Phoenix was using a cloud-based application to maintain protected health information that was available on the internet and had no privacy and security controls.

Demands for Guidance

Peel’s group, in the Dec. 19 letter, called for guidance “that highlights the lessons learned from the Phoenix Cardiac Surgery case while making clear that HIPAA does not prevent providers from moving to the cloud.”

Peel’s letter asked for:
• technical safeguards for cloud computing solutions, such as risk assessments of and auditing controls for cloud-based health information technologies;
• security standards that establish the use and disclosure of individually identifiable information stored on clouds; and
• requirements for cloud solution providers and covered entities to enter into a business associate agreement outlining the terms of use for health information managed by the cloud provider.”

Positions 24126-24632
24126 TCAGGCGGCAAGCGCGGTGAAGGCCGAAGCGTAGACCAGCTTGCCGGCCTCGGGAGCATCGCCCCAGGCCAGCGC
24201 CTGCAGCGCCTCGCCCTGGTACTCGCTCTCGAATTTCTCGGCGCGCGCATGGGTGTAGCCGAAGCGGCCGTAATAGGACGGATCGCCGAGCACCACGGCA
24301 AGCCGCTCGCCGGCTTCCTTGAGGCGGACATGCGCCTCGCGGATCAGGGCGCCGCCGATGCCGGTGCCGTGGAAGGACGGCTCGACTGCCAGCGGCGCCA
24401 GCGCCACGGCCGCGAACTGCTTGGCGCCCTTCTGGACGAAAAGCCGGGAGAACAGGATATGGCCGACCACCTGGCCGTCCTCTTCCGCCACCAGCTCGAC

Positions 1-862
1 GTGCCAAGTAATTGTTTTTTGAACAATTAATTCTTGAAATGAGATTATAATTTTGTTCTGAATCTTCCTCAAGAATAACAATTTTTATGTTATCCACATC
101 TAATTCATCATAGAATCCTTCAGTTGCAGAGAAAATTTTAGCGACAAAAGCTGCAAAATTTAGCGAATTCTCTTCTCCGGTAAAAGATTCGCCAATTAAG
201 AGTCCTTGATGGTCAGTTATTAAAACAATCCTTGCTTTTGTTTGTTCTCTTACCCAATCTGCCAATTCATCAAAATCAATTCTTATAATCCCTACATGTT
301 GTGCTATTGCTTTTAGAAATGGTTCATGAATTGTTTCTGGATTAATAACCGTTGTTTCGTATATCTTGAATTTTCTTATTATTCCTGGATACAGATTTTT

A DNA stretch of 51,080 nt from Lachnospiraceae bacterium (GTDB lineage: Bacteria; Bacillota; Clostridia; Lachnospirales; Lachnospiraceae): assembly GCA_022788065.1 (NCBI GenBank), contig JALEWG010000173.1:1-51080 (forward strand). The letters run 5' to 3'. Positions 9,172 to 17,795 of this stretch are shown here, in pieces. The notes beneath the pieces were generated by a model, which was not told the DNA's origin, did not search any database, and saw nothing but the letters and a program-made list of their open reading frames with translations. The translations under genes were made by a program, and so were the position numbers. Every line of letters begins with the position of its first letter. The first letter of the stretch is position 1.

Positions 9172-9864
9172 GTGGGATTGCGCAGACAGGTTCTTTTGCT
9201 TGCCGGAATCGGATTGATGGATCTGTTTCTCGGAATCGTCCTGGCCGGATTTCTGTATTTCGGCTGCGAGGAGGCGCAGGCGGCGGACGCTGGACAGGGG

OCR Could Include Cloud Provision in Forthcoming Omnibus HIPAA Rule

The below excerpt is from the Bloomberg BNA article OCR Could Include Provision in Forthcoming Omnibus HIPAA Rule written by Alex Ruoff. The article is available by subscription only.

“The final omnibus rule to update Health Insurance Portability and Accountability Act regulations, expected to come out sometime early this year, could provide guidance for health care providers utilizing cloud computing technology to manage their electronic health record systems, the chief privacy officer for the Office of the National Coordinator for Health Information Technology said Jan. 7 during a panel discussion on cloud computing.

The omnibus rule is expected to address the health information security and privacy requirements for business associates of covered entities, provisions that could affect how the HIPAA Privacy Rule affects service providers that contract with health care entities, Joy Pritts, chief privacy officer for ONC, said during the panel, hosted by the consumer advocacy group, Patient Privacy Rights (PPR).